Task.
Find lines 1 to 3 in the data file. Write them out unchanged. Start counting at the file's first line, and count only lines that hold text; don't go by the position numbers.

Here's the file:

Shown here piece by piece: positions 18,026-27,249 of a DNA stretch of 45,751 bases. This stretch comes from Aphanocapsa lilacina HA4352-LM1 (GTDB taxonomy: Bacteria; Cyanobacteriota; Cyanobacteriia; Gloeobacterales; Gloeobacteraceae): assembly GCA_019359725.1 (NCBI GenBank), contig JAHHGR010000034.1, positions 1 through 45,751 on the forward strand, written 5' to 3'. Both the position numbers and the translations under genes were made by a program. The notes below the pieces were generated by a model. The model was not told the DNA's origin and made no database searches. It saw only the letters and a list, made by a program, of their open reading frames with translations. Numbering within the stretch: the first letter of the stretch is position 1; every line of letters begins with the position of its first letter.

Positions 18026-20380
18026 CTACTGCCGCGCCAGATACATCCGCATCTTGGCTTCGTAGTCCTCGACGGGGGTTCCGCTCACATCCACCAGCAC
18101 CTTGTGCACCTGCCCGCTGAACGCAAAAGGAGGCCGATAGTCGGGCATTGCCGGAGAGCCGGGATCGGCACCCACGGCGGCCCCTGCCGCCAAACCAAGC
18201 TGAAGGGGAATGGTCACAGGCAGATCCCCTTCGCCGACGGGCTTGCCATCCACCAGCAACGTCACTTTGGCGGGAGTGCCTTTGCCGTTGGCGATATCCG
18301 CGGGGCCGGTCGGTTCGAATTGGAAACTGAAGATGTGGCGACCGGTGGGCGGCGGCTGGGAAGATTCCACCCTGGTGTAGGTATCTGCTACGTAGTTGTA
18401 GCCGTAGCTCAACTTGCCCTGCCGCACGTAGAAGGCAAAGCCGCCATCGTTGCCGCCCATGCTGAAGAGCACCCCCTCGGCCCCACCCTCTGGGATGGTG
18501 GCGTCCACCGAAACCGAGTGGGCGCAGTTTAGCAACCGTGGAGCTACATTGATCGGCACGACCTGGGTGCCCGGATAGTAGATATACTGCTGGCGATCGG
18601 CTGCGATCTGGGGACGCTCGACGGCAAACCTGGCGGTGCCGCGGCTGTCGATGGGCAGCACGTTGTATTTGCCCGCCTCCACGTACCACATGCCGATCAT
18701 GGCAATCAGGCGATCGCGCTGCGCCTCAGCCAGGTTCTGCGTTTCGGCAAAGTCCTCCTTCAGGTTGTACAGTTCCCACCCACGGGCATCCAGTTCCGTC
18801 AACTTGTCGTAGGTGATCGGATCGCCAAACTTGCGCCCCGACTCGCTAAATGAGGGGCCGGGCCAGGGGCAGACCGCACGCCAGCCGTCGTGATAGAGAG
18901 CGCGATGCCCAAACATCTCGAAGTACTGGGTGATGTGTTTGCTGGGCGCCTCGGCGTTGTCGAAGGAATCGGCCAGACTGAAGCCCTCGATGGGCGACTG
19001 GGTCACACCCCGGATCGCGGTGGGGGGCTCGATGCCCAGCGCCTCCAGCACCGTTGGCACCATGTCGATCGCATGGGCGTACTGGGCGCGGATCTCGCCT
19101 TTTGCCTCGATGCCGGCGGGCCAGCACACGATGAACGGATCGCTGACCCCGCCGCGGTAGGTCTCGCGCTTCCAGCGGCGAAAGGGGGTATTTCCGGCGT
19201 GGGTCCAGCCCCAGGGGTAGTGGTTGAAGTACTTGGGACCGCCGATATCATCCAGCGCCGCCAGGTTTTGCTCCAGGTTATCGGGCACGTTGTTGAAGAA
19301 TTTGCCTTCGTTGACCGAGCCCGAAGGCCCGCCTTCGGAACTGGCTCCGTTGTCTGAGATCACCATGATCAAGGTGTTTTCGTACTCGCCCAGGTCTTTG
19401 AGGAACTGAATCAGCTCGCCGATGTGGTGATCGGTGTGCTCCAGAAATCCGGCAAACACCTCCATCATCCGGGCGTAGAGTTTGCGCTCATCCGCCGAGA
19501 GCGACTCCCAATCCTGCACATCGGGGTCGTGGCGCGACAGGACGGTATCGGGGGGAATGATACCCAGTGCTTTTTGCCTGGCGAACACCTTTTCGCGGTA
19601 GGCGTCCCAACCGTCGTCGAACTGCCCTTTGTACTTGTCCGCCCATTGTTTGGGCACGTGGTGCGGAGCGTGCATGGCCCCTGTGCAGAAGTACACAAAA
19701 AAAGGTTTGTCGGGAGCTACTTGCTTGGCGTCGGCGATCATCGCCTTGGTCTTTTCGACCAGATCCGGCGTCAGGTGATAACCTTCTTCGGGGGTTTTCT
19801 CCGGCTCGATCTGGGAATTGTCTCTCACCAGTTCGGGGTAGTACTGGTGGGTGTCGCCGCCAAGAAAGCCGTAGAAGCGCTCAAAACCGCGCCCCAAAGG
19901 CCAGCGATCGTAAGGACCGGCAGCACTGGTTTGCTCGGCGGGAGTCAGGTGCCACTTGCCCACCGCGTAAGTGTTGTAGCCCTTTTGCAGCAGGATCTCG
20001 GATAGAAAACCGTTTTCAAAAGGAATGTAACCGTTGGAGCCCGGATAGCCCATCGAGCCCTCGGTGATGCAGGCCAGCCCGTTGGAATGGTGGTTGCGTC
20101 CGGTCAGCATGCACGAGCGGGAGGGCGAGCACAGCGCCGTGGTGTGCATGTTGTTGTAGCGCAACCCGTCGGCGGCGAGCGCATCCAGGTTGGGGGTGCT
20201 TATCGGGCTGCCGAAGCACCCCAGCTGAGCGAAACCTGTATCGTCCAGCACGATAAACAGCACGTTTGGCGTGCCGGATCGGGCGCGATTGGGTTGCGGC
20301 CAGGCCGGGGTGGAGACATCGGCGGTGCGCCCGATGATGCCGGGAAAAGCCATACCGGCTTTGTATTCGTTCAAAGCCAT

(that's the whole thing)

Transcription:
Shown here piece by piece: positions 18,026-27,249 of a DNA stretch of 45,751 bases. This stretch comes from Aphanocapsa lilacina HA4352-LM1 (GTDB taxonomy: Bacteria; Cyanobacteriota; Cyanobacteriia; Gloeobacterales; Gloeobacteraceae): assembly GCA_019359725.1 (NCBI GenBank), contig JAHHGR010000034.1, positions 1 through 45,751 on the forward strand, written 5' to 3'. Both the position numbers and the translations under genes were made by a program. The notes below the pieces were generated by a model. The model was not told the DNA's origin and made no database searches. It saw only the letters and a list, made by a program, of their open reading frames with translations. Numbering within the stretch: the first letter of the stretch is position 1; every line of letters begins with the position of its first letter.

Positions 18026-20380
18026 CTACTGCCGCGCCAGATACATCCGCATCTTGGCTTCGTAGTCCTCGACGGGGGTTCCGCTCACATCCACCAGCAC